Liz McCormick Published

Meet West Virginia's 'Solar Musician'


When you think of something being solar powered, what do you picture? Solar panels on roofs, bridges, in fields, maybe you think of solar cars. But what about a solar musician?


Credit Liz McCormick / West Virginia Public Broadcasting
West Virginia Public Broadcasting
Graham Smith-White, solar musician.

32 year-old, Graham Smith-White  is looking for the perfect spot to produce and record his next piece. This time, it’s Craftworks at Cool Spring just outside of Charles Town.

He’s carrying three things: his guitar case, a backpack with two Indian drums inside called Tablas, and another smaller bag with cables, microphones, a large battery, and solar panels.

“A few years ago I realized just how much electricity it takes to produce an album,” Graham explained, “and wanted to see if I could do something to reduce that and change the amount of energy it takes, so that we’re not wasting our resources just for the sake of entertainment basically, and so I set out figuring out how to do that.”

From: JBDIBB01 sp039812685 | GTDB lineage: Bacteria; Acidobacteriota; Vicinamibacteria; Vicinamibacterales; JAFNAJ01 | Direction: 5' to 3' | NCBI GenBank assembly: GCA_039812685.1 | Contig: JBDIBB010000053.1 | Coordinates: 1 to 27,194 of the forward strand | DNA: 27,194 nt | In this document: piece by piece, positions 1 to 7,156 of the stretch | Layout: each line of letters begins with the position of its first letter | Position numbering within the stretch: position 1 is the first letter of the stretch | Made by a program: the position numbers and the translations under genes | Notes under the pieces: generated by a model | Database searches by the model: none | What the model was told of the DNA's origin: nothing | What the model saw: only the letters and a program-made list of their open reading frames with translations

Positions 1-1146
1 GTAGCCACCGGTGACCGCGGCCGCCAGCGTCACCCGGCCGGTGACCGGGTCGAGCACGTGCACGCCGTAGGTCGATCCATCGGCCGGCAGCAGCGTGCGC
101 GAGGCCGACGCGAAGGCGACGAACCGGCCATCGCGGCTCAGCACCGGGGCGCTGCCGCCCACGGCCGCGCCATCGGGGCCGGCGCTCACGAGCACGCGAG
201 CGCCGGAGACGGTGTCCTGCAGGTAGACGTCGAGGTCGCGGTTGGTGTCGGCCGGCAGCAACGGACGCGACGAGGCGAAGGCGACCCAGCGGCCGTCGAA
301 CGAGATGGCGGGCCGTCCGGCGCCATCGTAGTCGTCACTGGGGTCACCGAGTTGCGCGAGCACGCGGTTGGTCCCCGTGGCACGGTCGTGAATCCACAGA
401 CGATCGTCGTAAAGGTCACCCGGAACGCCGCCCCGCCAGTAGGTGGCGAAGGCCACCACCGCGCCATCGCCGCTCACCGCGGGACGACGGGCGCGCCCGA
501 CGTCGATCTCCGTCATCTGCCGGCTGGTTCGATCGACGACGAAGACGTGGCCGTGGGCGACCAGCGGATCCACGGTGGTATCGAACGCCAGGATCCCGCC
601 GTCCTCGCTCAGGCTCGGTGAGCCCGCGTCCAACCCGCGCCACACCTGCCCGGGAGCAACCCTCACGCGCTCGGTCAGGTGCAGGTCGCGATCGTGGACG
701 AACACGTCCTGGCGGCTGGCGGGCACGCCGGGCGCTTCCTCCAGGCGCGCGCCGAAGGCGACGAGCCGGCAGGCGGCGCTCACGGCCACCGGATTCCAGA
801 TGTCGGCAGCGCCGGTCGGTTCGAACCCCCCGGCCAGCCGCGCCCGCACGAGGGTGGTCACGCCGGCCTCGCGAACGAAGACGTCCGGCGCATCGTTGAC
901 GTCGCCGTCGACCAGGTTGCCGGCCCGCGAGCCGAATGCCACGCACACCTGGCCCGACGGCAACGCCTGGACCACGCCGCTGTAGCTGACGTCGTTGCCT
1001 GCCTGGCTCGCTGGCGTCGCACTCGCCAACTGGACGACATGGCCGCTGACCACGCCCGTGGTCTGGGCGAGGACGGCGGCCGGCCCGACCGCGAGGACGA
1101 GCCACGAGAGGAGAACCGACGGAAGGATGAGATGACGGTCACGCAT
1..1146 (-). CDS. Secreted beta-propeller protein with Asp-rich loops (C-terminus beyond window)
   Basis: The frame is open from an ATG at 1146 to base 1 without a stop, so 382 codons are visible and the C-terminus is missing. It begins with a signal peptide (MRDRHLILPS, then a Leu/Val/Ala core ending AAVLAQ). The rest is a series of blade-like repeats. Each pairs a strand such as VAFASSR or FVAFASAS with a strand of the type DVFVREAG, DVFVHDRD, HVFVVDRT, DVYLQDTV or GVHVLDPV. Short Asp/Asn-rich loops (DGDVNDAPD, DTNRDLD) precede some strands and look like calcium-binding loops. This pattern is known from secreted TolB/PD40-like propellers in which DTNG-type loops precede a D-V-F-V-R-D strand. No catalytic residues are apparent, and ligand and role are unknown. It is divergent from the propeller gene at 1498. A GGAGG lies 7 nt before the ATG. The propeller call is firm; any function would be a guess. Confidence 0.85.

Graham only records in nature, and he does so by using equipment he powers with solar energy. He calls his ongoing music project, the Sunrise Review.

The setup works like this – he has a microphone he plugs into his smartphone or laptop, then this plugs into a battery that’s being charged by solar panels he’s laid out in a sunny spot in the grass.

Graham says the idea is to make music – but also to be an example of how to do right by the planet.

“And I’m able to do that by being sustainable and taking concern for how I impact the world I’m in,” he said, “because it’s my office, you know? You wouldn’t do things in your office that result in like not being able to breathe or having to worry about whether or not the water is clean enough to drink.”

When Graham is finished recording in his outdoor office, he packs up and heads for home, where he’ll mix his recordings into a new tune.